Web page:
I remembered her as being a lot more meek and nerdy of a character, but she’s quite popular! And she’s straight up like, “WHO ARE YOU? WHAT ARE YOU?” to Edward all the time. I could barely ask a boy out in high school, let alone ask them if they were vampires.
The second thing that strikes me about this movie is that nearly everyone looks and acts constipated the entire time. What’s up with that? I understand in that first scene when Edward and Bella meet, he’s supposed to be like, enraptured with her scent and wants to murder her, but then Stewart is like equally flabbergasted and uncontrollably stuttering, lip-chewing, fidgeting. I just envision both of them on set, and the director yelling “OKAY, BUT MORE NERVOUS AND PAINED,” and then after 100 takes of notching that up, we get the final scene in the movie.
MEGAN: My initial and perhaps ONLY major complaint—just kidding, I have like one million—about this film is that it should’ve and could’ve been way, way, WAY hornier. Seventy-five percent hornier. Ratchet up the horny. Break the knob on the horny dial, please! Barring that, here are my other initial thoughts: Why is this movie two hours? Why does Kristen Stewart, who was miscast, as you pointed out to me in a separate conversation, spend the entire time sighing? Is sighing acting?
I read all four books in this cursed series because I love trash and also, sometimes, vampires, but what struck me first and foremost is how quickly they just hopped right into the action. Bella showed up at her new school, everyone was immediately obsessed with her for no discernible reason, and then all of a sudden, there was Robert Pattinson, dressed like a hipster from Allston, Massachusetts circa 2003, who was ALSO obsessed with her. I can’t remember if the books were more detailed, but the movie progressed at the sort of befuddling pace that befalls all movies of this ilk, compressing backstory or otherwise completely erasing it for the sake of... what? I don’t know!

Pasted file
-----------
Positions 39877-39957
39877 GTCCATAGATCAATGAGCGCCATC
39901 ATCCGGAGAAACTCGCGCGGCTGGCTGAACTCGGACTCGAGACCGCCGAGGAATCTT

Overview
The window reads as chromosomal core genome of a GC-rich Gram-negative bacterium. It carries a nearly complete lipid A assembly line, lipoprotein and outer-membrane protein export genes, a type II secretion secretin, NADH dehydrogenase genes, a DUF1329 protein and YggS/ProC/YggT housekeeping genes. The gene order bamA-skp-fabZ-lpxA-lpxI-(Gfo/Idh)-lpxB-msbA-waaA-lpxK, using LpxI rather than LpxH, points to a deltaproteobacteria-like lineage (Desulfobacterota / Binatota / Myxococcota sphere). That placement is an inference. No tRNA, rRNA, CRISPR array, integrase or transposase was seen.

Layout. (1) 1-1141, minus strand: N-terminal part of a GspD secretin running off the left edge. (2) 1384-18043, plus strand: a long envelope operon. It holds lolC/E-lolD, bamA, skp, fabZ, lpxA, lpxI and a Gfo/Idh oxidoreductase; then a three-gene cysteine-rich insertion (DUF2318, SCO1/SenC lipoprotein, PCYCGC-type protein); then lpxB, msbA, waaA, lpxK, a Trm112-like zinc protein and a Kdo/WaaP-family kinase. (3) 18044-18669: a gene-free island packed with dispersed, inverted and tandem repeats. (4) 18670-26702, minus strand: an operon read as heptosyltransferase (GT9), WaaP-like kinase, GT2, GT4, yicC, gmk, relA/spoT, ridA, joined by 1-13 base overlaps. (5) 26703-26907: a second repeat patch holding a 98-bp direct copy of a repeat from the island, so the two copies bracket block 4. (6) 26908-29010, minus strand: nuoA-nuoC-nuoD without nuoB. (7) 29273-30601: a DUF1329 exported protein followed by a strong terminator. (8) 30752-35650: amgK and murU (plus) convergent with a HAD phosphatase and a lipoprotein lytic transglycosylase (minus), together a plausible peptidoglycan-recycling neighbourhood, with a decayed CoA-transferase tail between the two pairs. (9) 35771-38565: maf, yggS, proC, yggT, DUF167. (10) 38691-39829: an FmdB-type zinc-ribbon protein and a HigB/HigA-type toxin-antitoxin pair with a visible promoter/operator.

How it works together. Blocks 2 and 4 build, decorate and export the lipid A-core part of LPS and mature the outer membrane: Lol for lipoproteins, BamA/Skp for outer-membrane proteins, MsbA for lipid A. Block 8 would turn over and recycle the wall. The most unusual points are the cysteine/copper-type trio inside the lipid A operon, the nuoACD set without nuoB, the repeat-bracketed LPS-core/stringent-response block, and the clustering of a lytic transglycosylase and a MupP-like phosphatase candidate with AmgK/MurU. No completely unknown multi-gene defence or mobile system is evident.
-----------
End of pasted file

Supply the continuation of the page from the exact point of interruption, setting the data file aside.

I did like how the whole movie was cool in tone—mimicking the gloom of the Pacific Northwest. Yes, I get it, vampires sparkle in the light—but that made me sleepy.
HAZEL: Yeah, I’ll agree that I appreciated the Instagram filter put on the entire movie, if only because it masked how much makeup Robert Pattinson was wearing (there was one scene where I was sure he was wearing coral lipstick.)
The problem with Twilight is that I feel like I’m supposed to be invested in their love story, and yet I’m not even sure what they even like about each other. I’m here for a love-driven-by-fate, a star-crossed love, whatever. But even Romeo and Juliet had a smidge more chemistry, at least sexually, than these two. I know I’m supposed to take this movie as just the foundation of their romance considering the length of the series, but don’t you just want to see them hang out in a setting that isn’t a flower-dotted grotto? Maybe this is me showing my card as someone who doesn’t read romance novels.